While we’re not quite where we want to be just yet, technology is advancing rapidly and for several years now we’ve been hearing about artificial kidneys. Sure, they might sound insane but if made properly and proved through testing they could change the future in a lot of ways.
There are tons of people all across the globe waiting for organs, many of those which would be kidneys. A lot of people wait far longer than they should for a kidney and many lose their lives waiting. That being said, back in 2018 the artificial kidney came much closer to reality than most might even be aware of. You see for a while now researchers have been working on making something that could be used to replace a kidney.
The project on this is known as The Kidney Project and its one that has a serious goal. Through creating artificial kidney dialysis for this kind of thing would no longer be as widely needed and someday could even end up being eliminated. I know, it sounds crazy but stick with me.
Healthline wrote as follows a couple of years back on all of this:
Roy leads The Kidney Project, a national research initiative centered on development and testing of a surgically implanted, freestanding bioartificial kidney that performs “the vast majority of the filtration, balancing, and other biological functions of the natural kidney.”
Powered by the body’s own blood pressure, the device does not require the external tubes or tethers associated with wearable artificial kidneys, such as that invented by Victor Gura of Cedars-Sinai Medical Center in Los Angeles. That device was tested on seven dialysis patients at the University of Washington Medical Center in Seattle in 2015.
The two-part implanted artificial kidney incorporates recent developments in silicon nanotechnology, which makes it possible to mass-produce reliable, robust, and compact filtering membranes.
The technology also has novel molecular coatings that protect the silicon membranes and make them blood-compatible.
“A hemofilter module processes incoming blood to create a watery ultrafiltrate that contains dissolved toxins as well as sugars and salts,” explained Roy. “Second, a bioreactor of kidney cells processes the ultrafiltrate and sends the sugars and salts back into the blood. In the process, water is also reabsorbed back into the body, concentrating the ultrafiltrate into ‘urine,’ which will be directed to the bladder for excretion.”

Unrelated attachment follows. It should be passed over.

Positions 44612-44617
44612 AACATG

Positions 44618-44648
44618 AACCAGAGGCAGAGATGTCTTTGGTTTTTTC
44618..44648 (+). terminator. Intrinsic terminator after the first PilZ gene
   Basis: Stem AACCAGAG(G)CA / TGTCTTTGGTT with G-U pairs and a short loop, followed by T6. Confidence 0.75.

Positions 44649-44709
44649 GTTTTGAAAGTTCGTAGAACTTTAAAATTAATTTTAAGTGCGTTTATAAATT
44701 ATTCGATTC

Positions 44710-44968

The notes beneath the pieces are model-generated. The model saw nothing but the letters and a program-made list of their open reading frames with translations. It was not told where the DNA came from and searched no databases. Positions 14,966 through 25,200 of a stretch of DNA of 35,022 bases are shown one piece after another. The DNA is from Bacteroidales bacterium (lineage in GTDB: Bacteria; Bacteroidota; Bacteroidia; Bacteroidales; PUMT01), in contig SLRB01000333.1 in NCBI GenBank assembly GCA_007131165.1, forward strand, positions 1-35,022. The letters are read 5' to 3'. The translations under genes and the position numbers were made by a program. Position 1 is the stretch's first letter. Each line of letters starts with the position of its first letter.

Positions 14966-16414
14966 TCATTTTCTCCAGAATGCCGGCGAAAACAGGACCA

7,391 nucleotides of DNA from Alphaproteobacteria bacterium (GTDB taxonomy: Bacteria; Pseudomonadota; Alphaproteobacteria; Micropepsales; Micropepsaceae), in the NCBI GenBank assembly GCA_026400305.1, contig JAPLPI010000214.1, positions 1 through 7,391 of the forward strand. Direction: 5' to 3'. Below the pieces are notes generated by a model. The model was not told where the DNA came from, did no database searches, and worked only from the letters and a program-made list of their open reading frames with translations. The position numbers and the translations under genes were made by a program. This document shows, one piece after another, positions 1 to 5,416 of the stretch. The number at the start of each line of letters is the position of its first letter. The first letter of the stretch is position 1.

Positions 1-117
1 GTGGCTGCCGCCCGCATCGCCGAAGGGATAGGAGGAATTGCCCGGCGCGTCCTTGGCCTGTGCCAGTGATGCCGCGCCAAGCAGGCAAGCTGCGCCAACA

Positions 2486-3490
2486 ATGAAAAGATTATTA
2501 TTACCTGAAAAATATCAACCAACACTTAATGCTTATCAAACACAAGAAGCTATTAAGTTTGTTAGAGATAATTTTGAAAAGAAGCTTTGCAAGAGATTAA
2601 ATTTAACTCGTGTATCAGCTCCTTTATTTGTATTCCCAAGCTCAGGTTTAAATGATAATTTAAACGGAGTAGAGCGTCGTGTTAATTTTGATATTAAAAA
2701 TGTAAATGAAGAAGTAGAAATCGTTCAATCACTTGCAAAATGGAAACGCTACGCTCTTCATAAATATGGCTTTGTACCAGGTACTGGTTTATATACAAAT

Patients with the implant may still be required to take hormonal supplements, however, as they currently do on dialysis, said Roy.
While now testing a full version of this kidney replacement of sorts is still years off according to ABC 7, the technology associated could begin changing lives soon. A system called iHemo at the moment may be able to kick things off as it can be used to filtrate things more properly allowing those who need dialysis to move on from it a bit. For this those with kidney issues would merely need a small filtration device to be implanted into their bodies.
ABC 7 wrote as follows going over this concept:
Instead of pumping a patient’s blood out into a dialysis machine, the iHemo system channels a cleansing agent in through a surgically implanted port where it draws out toxins through a membrane using a process called diffusion.
No needles, no blood loss, and the potential for patients to clean their blood more often with significant health benefits.
“And you’re able to do this from the convenience of your own home. So from the patient perspective it fundamentally simplifies the process of hemodialysis,” Roy said.
He also believes i-Hemo could have major advantages over home-dialysis systems currently available, envisioning a portable device giving patients far more freedom. The concept just received a major boost, winning a $500,000 prize from the KidneyX awards, backed by the Department of Health and Human Services. The funding will be used to validate animal models and scale the system up for potential human trials.
To see more on this concept as a whole and the artificial kidney as it is being worked on take a look at the video below. Someday this will be a reality for those in need. Isn’t it fascinating?